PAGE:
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Theory: Dehumidifier + green wood = good wood

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Forum topic by Zuki posted 01-28-2010 12:57 AM 6280 views 1 time favorited 18 replies Add to Favorites Watch
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Zuki

1404 posts in 2744 days


01-28-2010 12:57 AM

Topic tags/keywords: zuki dehumidifier

I was thinking. Could a dehumidifier be used to lower the moisture content in wood.

My theory:
- Built a small rectangular frame (large enough to put in a home dehumidifier)
- Cover the frame in plastic leaving a flap on each end to give access to the interior
- Put the dehumidifier in one end
- Stack the wood in through the other end
- Lower the flaps
- Turn on the dehumidifier
- Wait

I’m guessing that this would be a more aggressive way of removing moisture, however if it ran for an hour or two every day for a week . . . one should be left with usable wood.

What do you think?

-- BLOG - http://www.colorfulcanary.com/search/label/Zuki


18 replies so far

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Dan'um Style

13018 posts in 2650 days


#1 posted 01-28-2010 01:00 AM

yep … it would work

-- keeping myself entertained ... Humor and fun lubricate the brain

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Russel

2199 posts in 2606 days


#2 posted 01-28-2010 01:04 AM

Interesting idea. I might be concerned about the wood drying evenly. Would the wood closest to the dehumidifier be drier than that furthest away?

-- Working at Woodworking http://www.VillageLaneFurniture.com

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Zuki

1404 posts in 2744 days


#3 posted 01-28-2010 01:08 AM

Rotating, flipping and restacking the wood could also be incorporated into the equation.

Of course the wood would be stickered (?) . . . separated by small strips.

-- BLOG - http://www.colorfulcanary.com/search/label/Zuki

View PaulfromVictor's profile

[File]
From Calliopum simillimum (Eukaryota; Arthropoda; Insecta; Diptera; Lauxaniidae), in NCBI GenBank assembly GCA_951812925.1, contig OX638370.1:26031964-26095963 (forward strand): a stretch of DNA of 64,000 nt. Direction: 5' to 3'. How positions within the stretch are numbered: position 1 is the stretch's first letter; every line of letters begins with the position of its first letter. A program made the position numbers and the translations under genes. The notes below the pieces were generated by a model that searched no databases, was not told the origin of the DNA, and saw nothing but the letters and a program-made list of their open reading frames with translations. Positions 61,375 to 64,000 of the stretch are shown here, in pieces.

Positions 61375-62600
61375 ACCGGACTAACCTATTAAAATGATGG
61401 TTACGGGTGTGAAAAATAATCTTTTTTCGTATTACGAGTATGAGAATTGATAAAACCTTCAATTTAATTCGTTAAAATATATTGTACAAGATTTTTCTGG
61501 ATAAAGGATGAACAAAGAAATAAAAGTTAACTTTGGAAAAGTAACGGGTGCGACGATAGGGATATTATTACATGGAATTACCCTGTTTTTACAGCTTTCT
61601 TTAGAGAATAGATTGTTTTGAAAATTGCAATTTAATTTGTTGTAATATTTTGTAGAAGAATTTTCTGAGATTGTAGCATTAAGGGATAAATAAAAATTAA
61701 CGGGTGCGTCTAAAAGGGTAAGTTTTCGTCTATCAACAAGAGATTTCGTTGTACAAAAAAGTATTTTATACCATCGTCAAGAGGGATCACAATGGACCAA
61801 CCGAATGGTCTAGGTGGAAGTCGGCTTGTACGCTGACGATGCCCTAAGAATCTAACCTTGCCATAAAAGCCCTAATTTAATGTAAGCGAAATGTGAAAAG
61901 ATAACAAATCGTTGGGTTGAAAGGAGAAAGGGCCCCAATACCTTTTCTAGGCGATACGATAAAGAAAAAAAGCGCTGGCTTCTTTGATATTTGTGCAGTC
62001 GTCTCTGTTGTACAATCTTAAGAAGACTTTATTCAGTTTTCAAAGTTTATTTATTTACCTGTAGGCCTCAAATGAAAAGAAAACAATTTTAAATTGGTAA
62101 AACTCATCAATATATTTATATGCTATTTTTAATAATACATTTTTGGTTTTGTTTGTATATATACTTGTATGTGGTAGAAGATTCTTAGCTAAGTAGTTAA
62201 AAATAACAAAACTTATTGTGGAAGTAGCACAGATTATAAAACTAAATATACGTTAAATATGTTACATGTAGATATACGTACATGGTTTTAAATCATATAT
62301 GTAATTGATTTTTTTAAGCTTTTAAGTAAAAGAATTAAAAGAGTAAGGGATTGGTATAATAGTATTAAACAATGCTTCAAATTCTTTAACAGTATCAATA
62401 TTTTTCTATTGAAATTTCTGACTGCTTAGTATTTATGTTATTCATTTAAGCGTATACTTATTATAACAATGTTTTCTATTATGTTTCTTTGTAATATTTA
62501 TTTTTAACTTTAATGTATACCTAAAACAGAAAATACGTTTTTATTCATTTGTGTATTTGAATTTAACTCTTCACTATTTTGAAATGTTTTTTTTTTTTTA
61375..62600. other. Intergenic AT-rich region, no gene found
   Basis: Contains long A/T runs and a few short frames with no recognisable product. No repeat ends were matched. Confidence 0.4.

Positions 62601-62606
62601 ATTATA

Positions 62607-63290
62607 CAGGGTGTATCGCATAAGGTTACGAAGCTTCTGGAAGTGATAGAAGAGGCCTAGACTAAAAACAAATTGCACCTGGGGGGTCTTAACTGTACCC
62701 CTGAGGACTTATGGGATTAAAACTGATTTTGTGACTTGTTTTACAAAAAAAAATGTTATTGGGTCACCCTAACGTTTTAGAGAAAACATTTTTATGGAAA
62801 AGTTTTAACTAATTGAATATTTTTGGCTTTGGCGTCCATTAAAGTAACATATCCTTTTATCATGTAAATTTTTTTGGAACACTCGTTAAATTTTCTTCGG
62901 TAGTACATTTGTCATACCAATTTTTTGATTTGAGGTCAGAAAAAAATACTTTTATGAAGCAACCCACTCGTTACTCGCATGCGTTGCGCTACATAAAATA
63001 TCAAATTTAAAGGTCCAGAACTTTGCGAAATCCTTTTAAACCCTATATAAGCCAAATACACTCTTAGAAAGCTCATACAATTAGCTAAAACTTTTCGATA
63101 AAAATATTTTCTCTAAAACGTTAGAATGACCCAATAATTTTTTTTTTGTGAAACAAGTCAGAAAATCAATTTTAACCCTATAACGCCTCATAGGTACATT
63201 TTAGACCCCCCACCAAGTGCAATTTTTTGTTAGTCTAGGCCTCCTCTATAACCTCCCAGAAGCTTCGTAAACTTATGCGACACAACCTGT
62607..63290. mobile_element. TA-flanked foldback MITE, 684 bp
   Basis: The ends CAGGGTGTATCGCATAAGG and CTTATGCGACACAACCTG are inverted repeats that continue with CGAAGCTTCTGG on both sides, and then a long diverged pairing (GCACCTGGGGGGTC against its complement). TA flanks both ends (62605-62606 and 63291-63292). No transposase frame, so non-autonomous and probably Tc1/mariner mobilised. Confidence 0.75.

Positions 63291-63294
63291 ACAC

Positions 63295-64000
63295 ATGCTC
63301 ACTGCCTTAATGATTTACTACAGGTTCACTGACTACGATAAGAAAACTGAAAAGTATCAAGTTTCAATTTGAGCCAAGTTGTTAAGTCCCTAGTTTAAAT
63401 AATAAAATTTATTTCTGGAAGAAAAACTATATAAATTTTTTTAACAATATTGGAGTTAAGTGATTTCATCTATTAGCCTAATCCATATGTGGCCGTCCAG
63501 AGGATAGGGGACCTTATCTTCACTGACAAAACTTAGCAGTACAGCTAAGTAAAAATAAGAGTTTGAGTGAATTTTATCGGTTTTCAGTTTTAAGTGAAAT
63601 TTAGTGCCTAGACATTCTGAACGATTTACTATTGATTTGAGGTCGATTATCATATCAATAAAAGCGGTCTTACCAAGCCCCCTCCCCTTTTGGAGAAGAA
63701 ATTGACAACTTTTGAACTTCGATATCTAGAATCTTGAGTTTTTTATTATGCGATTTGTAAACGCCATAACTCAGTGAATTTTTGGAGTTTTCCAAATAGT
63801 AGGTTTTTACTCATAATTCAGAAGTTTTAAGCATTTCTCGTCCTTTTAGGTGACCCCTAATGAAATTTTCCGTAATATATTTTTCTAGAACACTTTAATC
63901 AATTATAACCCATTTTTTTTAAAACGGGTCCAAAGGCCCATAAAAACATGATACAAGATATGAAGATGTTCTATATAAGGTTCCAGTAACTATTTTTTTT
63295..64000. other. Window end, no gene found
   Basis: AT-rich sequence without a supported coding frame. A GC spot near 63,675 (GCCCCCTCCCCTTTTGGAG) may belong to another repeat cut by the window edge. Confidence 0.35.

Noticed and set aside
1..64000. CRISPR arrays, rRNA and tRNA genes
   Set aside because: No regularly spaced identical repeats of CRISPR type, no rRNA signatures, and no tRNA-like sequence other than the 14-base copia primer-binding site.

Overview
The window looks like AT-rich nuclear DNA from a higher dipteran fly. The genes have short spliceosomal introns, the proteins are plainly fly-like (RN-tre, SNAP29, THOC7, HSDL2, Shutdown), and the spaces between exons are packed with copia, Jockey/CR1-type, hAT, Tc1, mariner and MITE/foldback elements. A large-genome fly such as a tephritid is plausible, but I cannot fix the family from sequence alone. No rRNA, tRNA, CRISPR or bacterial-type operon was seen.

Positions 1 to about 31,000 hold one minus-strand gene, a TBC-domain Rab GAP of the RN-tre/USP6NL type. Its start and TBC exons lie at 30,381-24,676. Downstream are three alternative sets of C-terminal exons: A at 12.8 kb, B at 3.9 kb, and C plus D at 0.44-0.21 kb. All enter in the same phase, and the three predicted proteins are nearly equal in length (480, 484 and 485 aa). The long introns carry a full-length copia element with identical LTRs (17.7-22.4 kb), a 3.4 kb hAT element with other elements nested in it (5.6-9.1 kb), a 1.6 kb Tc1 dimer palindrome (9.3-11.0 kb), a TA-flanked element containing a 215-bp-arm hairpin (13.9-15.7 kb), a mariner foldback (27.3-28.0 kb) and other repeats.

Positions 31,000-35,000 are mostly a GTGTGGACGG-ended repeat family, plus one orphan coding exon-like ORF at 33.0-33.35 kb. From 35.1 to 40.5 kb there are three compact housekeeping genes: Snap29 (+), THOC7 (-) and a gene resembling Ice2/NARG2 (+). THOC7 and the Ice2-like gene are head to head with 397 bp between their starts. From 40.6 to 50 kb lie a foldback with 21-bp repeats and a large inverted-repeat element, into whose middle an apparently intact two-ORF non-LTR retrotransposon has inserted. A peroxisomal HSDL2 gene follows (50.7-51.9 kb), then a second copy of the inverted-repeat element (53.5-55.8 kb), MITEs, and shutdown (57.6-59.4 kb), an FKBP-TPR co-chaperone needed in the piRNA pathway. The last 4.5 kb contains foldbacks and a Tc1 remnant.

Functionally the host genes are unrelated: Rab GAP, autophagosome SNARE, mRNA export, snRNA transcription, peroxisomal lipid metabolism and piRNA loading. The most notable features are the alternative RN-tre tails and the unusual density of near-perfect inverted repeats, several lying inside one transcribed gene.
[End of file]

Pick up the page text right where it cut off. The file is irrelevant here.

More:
PaulfromVictor

220 posts in 2012 days


#4 posted 01-28-2010 01:12 AM

I think that just a little warmth and good air circulation would work better than making the air drier. I have never actually dried wood, but I have worked with plenty of air dried wood. People that are good at it have it down to a science. I don’t recall ever reading about a dehumidifier being included as part of the equation.

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Tim Dahn

1471 posts in 2232 days


#5 posted 01-28-2010 01:14 AM

You probably want to investigate to what humidity level the dehumidifier cycles, it may not be low enough.

-- Good judgement comes from experience and experience comes from poor judgement.

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Zuki

1404 posts in 2744 days


#6 posted 01-28-2010 01:19 AM

Good point Tim. Our lowest setting was 45%, however there is an override that will allow it to run much lower.

-- BLOG - http://www.colorfulcanary.com/search/label/Zuki

View Rasta's profile

Rasta

120 posts in 2109 days


#7 posted 01-28-2010 01:40 AM

I read an article about a home built kiln like this possibly Wood magazine? Try theirr website.

-- Roscoe in Iowa

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bsherman

76 posts in 2194 days


#8 posted 01-28-2010 05:08 AM